Q&A: Mike Rumph goes in-depth on Miami Hurricanes cornerbacks

Jhavonte Dean (6) runs a drill during practice. (Miami Herald)

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CORAL GABLES — Mike Rumph has the task of replacing Corn Elder and Adrian Colbert, but he’s more than pleased with his transfers and youngsters.

“They’re doing well,” Rumph said. “Just battling each and every day, understanding how we do things at the University of Miami, the standard that we set for them. Now they all have a feel, it’s been about two weeks already. We’re looking to see who can compete through stress and injury and different things. But so far, so good.

“The No. 1 thing we’re excited about are guys starting to be leaders, taking the cornerback room away from me. They’re on each other now.  That’s what I like the most.”

A conversation between The Post and Miami’s cornerbacks coach, a Boynton Beach native and Atlantic High alum, at UM media day:

Coaches have talked about Malek Young’s playmaking ability, that he “seems to get a pick every day” in practice, that he has instincts and ball skills. What else is helping him make those picks? 

“He’s always had those instincts and ball skills, but he knows the defense way better now. He understands where the offense is going to try to take advantage. He does a great job of being in the right place when those situations occur. It’s kind of falling into place with him and slowing down for him now.”

Are teams going to pick on him because of his size? 

“Oh, without a doubt. If you’ve got a Dee Delaney opposite him or a Mike Jack (Michael Jackson), you know you’re going to go at Malek Young. We’re kind of excited about that, seeing how he rises up to the occasion, knowing he’s a great ball-skill kind of kid.”

Where is Jhavonte Dean at in his development? He’s got the speed and length; in which areas does he need to improve to be starter-caliber?  

“Just waiting on his physicality. He’s picking things up pretty good. Everything’s starting to slow down for him. But I just haven’t seen him make that big hit yet, or show he can get a guy on the ground. That’s where he needs to graduate to. If you know the Hurricanes defense, you know we’re going to tackle. He’s getting close, but he’s not there yet.”

We all expect Delaney to be a plug-and-play guy. Do you expect that? If not, what more do you need to see?  

“I’m very excited. When I talk about leadership in my room, he’s one of the leaders who’s already starting to get guys lined up and knows everything that needs to be done. He’s been a really good fill-in guy, ready to go already, because his capacity to learn, his urgency and how tough he is.”

Are you seeing starters emerge at this point?  

“Yeah, we see it, but we’re still rotating them.  Everyone gets reps with the 1s. Trajan Bandy and Dean have as well. Mike Jack (Michael Jackson) he’s in there.  He’s been very consistent. Dee Delaney, very consistent. Malek Young is making the plays but I want more consistency effort-wise. Jhavonte Dean is still learning, the speed of the game, but once he gets tied into everything, it’s going to be a big-time cornerback room. I know what he can do as well.”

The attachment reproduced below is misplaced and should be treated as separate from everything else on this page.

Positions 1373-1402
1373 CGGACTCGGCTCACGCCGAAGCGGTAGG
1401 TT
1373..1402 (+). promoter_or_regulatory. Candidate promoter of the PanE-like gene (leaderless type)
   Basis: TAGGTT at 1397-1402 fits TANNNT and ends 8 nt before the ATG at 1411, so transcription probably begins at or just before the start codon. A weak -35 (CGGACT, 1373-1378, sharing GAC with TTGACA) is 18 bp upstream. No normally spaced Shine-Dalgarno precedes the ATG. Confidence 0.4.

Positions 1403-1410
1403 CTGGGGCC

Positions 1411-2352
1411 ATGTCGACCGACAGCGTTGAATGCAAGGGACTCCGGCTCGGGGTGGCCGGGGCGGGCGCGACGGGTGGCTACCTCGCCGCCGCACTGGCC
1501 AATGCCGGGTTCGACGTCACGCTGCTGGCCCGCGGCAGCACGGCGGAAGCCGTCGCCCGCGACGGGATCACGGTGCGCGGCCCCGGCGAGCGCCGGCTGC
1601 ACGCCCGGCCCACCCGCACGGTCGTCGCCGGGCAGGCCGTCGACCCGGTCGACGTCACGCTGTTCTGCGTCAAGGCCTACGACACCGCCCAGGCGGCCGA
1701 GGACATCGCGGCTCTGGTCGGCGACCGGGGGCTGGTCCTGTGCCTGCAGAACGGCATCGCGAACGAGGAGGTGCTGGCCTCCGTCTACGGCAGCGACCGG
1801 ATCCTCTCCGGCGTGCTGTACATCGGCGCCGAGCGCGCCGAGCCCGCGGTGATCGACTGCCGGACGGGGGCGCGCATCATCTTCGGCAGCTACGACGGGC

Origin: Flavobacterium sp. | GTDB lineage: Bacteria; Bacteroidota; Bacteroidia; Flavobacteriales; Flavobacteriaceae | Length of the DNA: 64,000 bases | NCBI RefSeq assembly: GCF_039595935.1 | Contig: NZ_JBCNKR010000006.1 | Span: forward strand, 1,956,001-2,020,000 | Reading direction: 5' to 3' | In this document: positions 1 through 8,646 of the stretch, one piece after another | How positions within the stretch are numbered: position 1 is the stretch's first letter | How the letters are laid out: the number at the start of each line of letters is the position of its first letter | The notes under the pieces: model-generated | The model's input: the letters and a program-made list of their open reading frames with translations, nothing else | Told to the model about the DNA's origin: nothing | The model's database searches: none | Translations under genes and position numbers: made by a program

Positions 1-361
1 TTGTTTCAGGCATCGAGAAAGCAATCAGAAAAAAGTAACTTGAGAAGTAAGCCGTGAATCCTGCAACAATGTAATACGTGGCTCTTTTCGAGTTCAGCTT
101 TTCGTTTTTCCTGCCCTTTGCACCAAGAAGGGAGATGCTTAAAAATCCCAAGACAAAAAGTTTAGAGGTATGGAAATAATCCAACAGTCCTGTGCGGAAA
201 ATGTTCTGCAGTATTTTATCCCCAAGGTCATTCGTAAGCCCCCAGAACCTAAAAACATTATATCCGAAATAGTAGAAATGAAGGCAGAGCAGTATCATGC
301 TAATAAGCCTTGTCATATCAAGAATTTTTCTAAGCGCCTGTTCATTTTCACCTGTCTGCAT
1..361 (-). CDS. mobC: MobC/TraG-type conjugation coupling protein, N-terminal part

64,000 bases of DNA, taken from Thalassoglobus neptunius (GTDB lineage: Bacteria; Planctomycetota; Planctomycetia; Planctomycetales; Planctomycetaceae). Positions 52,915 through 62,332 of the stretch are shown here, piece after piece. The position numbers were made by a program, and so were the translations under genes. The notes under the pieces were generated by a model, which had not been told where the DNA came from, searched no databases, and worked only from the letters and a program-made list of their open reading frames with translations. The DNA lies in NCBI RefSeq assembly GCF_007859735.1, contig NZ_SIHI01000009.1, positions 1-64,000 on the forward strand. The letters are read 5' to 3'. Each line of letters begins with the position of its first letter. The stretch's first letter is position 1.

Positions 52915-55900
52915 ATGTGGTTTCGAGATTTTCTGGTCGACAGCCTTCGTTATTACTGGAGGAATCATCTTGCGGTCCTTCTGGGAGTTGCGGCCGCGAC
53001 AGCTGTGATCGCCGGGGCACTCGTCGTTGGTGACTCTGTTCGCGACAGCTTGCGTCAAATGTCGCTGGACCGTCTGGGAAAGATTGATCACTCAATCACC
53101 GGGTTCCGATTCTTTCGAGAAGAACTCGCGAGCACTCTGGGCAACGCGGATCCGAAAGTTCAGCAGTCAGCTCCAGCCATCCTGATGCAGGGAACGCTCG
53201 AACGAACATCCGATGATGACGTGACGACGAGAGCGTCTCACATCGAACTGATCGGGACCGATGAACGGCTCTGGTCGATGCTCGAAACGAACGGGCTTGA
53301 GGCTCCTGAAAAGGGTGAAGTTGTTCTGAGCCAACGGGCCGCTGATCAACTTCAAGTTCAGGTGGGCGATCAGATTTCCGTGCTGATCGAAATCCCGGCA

We know Michael Jackson is big and can run. What else has he shown you that makes you believe he can push for playing time?  

“His physicality. We knew he was big and he could run, but he’s been more physical and more consistent that anything, not giving up a deep ball, stripping the ball out, filling up on the run, being able to fit in and play some dime and nickel as well. We haven’t seen anything that says he can’t play for us.  He’s been showing us, ‘You guys need me to be on that field.’ I’m so proud of him about it. Hopefully it continues throughout camp.”

Who’s your fastest corner? 

“Jhavonte Dean.”

Without a doubt? 

“And Malek Young is right there with him, but Jhavonte Dean’s probably one of the fastest players on the team, right next to Ahmmon Richards.”

His 40 was reported as a 4.3. Is that legit? 

“Yeah, I think he’s a 4.3, but right now he’s playing more like a 4.5, 4.6 because he’s still learning. That’s what I’m waiting to see. Once he sees everything, he can start being himself.”

What does Bandy have to do to get on the field? 

“Just being consistent. He wants to learn, loves to learn, he asks a thousand questions. He’s shown me some physicality early on. Just for him to be consistent and keep filling in. He’s got an opportunity at the dime and nickel as well.”

The 2018 recruiting class has some highly regarded DBs. Are some of the current guys thinking, ‘I need to make an impression now’? 

“I think it’s there, but it’s way in the back of their heads. We’re putting so much on them to come in this building and be great, I’m not sure they’re worried about that. They might be thinking about how tough it’s  going to be on those kids, because the standard is set so high. I think they’ve been there and  they know what the transition is from high school  to college. I think they know it in the back of their heads, and they’re focused on one day at a time.”

We know there were interceptions in the scrimmage. How was the tackling? Do you need to see more in that department?  

“I’ve got some questions answered in my head about who can do what. But it’s not enough. Until you see them setting the edge and hitting like linebackers, it’s not going to be enough for me. Because I was that guy. I see a lot of me in these guys in the sense they’re learning how to be physical. Hopefully this second scrimmage they’ll have it all down and be more aggressive and physical.”

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